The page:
I remember saying to Beatty, who I worship, "This whole thing makes me nervous." And he said, "Look, haven't you ever been on the set and you looked at the director and thought, 'I could do it at least as well as this fuckin' guy'?" [Laughs] So I felt emboldened to shoot a lot of film. And the direction of myself happened in the editing room. I found myself to be the easiest person to cut because I'm so critical of myself. There are some actors you just fall in love with. I don't have that issue.
DETAILS: People who see this movie will feel your love of seventies American moviemaking all over it.
Ben Affleck: That's so true that it's starting to make me self-conscious. I'm sure I can make a movie that doesn't feel like a seventies movie! But the truth is, that's my favorite era in American filmmaking. To me, those were the great years. The Friends of Eddie Coyle was a movie that I copied—well, copied, whatever, was inspired by—for The Town. The Verdict was the poster I had on the wall during Gone, Baby, Gone.
DETAILS: Which films were in your head for Argo?
Ben Affleck: All the President's Men was a big one for the D.C. scenes. The Cassavetes movie The Killing of a Chinese Bookie for the seedy-Hollywood vibe. And Slap Shot. I know it doesn't seem obvious, but it has some of that character-based, slightly profane humor. I have a lot of influences. I like to sit down with the cinematographer a month before, and we'll watch pieces of 20 or 30 movies. You're basically the sum of all the experiences you've ever had, and they're sort of shaken up in you and reproduced in the things you create, and that includes seeing movies. And I think you're made better by watching the masters, that's for sure.
DETAILS: And you even committed to 1970s hair!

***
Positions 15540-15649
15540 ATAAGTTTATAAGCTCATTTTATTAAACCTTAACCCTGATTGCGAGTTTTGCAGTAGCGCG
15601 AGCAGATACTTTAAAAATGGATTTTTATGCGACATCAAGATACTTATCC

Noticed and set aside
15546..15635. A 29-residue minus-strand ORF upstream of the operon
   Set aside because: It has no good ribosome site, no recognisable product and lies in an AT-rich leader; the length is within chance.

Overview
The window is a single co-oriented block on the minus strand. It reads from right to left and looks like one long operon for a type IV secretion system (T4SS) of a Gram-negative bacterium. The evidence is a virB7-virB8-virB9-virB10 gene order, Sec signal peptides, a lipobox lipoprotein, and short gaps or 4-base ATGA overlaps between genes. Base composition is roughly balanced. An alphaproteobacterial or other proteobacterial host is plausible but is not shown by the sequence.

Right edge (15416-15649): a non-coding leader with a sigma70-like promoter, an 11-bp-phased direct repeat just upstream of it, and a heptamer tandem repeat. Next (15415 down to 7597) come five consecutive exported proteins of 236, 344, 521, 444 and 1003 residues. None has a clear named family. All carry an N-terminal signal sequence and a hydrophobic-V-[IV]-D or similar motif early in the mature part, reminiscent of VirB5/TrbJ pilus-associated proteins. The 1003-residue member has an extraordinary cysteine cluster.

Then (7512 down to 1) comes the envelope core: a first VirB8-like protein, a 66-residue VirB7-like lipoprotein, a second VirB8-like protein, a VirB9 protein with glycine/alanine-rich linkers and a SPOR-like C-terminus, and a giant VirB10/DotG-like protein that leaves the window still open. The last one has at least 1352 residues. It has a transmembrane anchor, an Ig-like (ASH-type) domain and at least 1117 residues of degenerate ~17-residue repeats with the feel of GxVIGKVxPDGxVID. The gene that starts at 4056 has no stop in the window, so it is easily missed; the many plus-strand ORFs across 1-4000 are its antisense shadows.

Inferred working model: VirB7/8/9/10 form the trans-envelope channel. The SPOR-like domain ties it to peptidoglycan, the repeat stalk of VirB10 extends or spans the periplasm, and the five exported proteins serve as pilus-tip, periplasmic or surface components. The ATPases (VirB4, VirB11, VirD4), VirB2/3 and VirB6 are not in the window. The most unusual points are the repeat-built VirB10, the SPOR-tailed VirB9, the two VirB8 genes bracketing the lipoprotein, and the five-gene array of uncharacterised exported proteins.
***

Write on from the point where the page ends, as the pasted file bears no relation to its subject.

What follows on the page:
Ben Affleck: I wanted to lead by example, and I didn't want to be vain about it. There were times when I panicked and thought, "I'm gonna look like the Bee Gees in the CIA." But when I watched old movies, that's how it was. There are pockets in the culture now where long hair is like a thing. So some of it was reaching deep into hipsterism to find people who have hair long enough to play people from 1979. I wanted the seventies feel to be accurate, but not in-your-face. Everybody doesn't just go Afros-and-bell-bottoms-and-shag-carpets-in-the-back-of-the-El-Camino.
DETAILS: Do you think Argo is a political movie?
Ben Affleck: [Inhales sharply and winces]
DETAILS: I know that's a dangerous label, but the movie makes some strong points about Hollywood stagecraft versus Washington stagecraft.
Ben Affleck: Nobody wants it said about a movie, "This is really a political screed." And I tried to adhere to the research. But it's certainly about political life-and-death situations— among them, the unintended consequences of revolution, which we're seeing played out now.
DETAILS: You start the movie with some quick history about the Shah's fall and Khomeini's rise. That was clearly important to you.
Ben Affleck: I didn't want it to seem like, "Those people are crazy, so we sent in a CIA agent, and he's a hero." If we start with Middle Eastern people screaming at Americans who are trying to get out, and we don't know where we are and why we're there, it taps into this notion that they're just mad barbarians who yell for no reason. A lot of people are unaware of the history that predates the revolution. So to give them some context and complexity, you help them understand where we were as a country at that time. The Vietnam hangover. Watergate hangover. High unemployment. A lot of uncertainty about the role of our troops in foreign countries, particularly in the Middle East. Gas prices going up very high. It was a tough time, and what's nice about the movie, and satisfying, is that it's a genuinely good thing that gets accomplished by our government to rescue our people.
DETAILS: Let's go backward a little. I don't want to push you into a false magazine narrative that doesn't match your life—
Ben Affleck: That'd be a first.
DETAILS: —but by 2003, you were the star of two potential franchises, Daredevil and The Sum of All Fears, that didn't go forward. We probably knew more about your romantic life than you would have preferred. And then Gigli. I don't think a lot of people would have said, "By 2012, this guy will have directed three very good movies."
Ben Affleck: In our culture, we get very much into shorthanding people. And I got shorthanded as That Guy: Jennifer Lopez, movies bombed, therefore he must be a sort of thoughtless dilettante, solipsistic consumer blahblahblah. It's hard to shake those sort of narratives. If you were looking at that one-liner on me in 2003, which was definitely the annus horribilis [laughs] of my life—it's funny how that rhymes with Sacha Baron Cohen's pronunciation of "ah-noose"—